Tuesday, February 11, 2014

The Curious Case of Emilio Bonifacio

A quick Google news search for “Emilio Bonifacio” on February 11 includes such headlines as:

  • Yankees Hot Stove: What can Emilio Bonifacio offer?
  • Should the Mets Pursue Emilio Bonifacio?
  • Should the Cubs sign Emilio Bonifacio?
  • Why Emilio Bonifacio makes sense for San Francisco
  • Philles Should Target Emilio Bonifacio, and:
  • Orioles In the Mix for Emilio Bonifacio

The Royals DFA’d Bonifacio ten days ago. There seems to be plenty of interest in the uniquely talented Bonifacio, yet the club was unable to trade him. Instead, he is likely to pass through waivers and become a free agent. His recently agreed upon $3.5 million salary is not guaranteed and the Royals will be responsible for just about $575,000 when he clears. Therefore, the move saves the team some cash. However, is saving roughly $3 million worth parting with such a uncommonly skilled and valuable player?

Rumor has it Bonifacio insisted he start. This was certainly out of the question once Kansas City signed Omar Infante to play second base. If Bonifacio was unhappy with his playing time, it is possible he could create clubhouse issues. In that case, it may makes some sense to part with him - especially for team that could compete for a playoff spot and needs as few distractions as possible. Of course, Bonifacio likely would have been a big part of that playoff push and would get plenty of playing time due to his flexibility. And he would have been just one injury away from starting at as many as six positions. Show a little patience Emilio.

Bonifacio has good reason to believe he can be an every day player. In 2011, his lone season appearing in more than 130 games for one team, he hit .296/.360/.393 - all career highs. He also notched his career bests with 222 total bases, 78 runs scored, 40 stolen bases, 7 triples, 5 home runs and 36 RBI in 152 games. He spent 97 games at the top of the order and put up nice numbers there (.310/.376/.408). Even then, he was not a full-time starter at any one position. He appeared in 67 games at shortstop, 36 at third base, 32 in left field, 16 in center, 15 in right and five at second base.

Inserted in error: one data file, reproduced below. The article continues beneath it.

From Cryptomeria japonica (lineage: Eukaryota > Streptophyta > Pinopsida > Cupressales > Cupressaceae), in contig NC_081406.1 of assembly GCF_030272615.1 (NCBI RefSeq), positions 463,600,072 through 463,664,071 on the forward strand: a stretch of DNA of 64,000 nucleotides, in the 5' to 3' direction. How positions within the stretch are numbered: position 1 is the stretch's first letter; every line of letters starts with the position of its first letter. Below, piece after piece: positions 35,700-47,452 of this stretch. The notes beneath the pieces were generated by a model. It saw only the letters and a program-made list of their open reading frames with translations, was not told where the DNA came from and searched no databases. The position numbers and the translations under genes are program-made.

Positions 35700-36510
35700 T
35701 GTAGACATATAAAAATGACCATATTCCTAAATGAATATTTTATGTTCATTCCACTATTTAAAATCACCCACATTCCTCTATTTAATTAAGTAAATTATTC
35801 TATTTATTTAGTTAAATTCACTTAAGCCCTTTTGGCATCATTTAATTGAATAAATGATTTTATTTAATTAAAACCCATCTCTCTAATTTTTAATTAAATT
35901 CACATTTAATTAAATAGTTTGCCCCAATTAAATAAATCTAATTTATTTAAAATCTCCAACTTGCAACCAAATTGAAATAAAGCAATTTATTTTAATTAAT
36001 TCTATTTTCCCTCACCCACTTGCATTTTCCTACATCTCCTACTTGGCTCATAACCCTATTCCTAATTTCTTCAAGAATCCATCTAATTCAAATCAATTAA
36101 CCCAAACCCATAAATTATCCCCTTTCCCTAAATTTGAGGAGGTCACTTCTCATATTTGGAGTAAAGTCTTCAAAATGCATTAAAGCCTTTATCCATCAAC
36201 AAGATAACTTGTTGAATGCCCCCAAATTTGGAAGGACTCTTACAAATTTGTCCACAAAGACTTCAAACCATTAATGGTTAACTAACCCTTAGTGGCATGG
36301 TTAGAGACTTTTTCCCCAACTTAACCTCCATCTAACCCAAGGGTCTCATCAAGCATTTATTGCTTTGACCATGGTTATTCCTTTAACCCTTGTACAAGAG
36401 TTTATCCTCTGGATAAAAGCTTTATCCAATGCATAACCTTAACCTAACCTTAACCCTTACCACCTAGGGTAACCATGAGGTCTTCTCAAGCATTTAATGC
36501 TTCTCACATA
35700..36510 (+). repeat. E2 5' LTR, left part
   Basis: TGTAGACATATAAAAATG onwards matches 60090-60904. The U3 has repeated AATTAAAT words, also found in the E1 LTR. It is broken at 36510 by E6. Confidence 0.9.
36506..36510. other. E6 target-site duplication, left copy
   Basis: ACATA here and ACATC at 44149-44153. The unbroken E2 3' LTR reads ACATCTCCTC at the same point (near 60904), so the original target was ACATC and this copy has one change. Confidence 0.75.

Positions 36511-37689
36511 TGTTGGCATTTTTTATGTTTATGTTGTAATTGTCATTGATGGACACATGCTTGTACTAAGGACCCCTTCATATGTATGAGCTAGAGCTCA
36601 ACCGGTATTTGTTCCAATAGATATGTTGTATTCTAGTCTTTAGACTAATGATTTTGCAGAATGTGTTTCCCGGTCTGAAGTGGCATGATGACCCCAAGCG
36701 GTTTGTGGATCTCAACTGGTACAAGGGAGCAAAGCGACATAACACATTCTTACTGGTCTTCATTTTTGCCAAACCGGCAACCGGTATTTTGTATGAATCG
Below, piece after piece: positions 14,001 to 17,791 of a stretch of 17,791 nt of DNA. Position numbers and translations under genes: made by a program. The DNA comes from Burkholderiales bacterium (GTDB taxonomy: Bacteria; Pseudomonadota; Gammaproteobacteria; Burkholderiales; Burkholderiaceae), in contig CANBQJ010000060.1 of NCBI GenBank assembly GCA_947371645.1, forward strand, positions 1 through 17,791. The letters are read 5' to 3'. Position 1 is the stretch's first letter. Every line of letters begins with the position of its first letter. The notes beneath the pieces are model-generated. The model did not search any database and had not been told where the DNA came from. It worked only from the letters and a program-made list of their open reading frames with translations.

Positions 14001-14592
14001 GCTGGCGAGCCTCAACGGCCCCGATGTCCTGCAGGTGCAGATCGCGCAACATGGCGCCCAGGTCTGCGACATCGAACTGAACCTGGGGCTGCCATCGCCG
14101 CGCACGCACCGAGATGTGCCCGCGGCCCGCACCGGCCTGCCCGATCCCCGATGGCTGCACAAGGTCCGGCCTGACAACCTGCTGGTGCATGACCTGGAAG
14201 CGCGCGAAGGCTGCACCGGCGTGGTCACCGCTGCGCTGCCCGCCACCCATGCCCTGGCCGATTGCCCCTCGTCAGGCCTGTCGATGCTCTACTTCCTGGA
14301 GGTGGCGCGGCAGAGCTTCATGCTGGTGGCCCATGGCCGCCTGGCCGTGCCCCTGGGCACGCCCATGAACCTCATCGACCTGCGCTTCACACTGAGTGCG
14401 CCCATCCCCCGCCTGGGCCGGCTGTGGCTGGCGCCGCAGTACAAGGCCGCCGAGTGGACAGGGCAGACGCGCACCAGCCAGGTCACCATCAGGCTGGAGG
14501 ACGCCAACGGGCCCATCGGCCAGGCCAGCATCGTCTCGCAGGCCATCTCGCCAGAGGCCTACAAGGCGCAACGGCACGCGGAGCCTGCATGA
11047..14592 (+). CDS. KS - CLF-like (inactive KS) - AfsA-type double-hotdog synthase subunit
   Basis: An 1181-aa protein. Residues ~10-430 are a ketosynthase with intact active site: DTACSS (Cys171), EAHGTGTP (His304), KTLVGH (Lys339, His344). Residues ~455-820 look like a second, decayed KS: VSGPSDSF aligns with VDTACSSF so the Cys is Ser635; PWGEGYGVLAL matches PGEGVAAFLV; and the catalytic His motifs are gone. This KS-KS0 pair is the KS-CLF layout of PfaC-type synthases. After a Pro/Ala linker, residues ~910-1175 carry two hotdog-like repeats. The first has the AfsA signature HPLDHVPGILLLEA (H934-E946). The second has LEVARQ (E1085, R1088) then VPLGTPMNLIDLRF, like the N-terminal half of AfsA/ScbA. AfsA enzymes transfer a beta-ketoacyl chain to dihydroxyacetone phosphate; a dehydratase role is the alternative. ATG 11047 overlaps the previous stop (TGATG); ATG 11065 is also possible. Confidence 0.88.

Compare those numbers to Infante’s famous 2010 season with the Atlanta Braves: While Infante had a better hitting line (.321/.359/.461) and struck out much less (62 vs. 129 for Bonifacio), he had just 132 total bases, scored 45 runs, hit 3 triples and stole just 7 bases. He played 65 games at second base, 29 at third and 18 at shortstop and added eight games in left field and five in right. Infante made the National League All-Star team as a utility man, an unheard of accomplishment, and had one of the best utility seasons in baseball history. Bonifacio could be even better.

Bonifacio still has great speed (28 SBs in 36 attempts in 2013) and is always a threat to bunt - causing the defense to play out of position. He is also a switch hitter. While Bonifacio is not a terrific fielder, the fact that he can play six positions is incredibly valuable. He can provide days off or enter as a pinch runner and stay in the game. 

To me, it seemed like a safe risk to pay $3.5 million to Bonifacio, especially for a team ready to make a move in the AL Central. Also, there are better options on the 40-man roster to part with, in my opinion. Francisley Bueno, Maikel Cleto, and Carlos Peguero are all long shots to make the Opening Day roster, and may have not been claimed. The same could be said of Pedro Ciriaco, who know seems the most likely candidate to fill Bonifacio’s role (though it is difficult to imagine he will be a better fit). I feel even younger players like Lane Adams or John Lamb would have been better options to designate. 

If the Royals had been able to swap Bonifacio for a player of some value, it would make much more sense. To DFA him and not work out a trade is downright silly.

Bias be damned. I hope the Braves sign him.

Follow me on Twitter: @NicholasIAllen

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